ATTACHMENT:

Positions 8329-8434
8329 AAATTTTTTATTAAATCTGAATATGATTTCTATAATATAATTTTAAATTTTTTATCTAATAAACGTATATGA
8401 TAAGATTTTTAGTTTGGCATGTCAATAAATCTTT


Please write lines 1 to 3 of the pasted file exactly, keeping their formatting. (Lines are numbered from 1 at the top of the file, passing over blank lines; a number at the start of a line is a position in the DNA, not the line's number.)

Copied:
Positions 8329-8434
8329 AAATTTTTTATTAAATCTGAATATGATTTCTATAATATAATTTTAAATTTTTTATCTAATAAACGTATATGA
8401 TAAGATTTTTAGTTTGGCATGTCAATAAATCTTT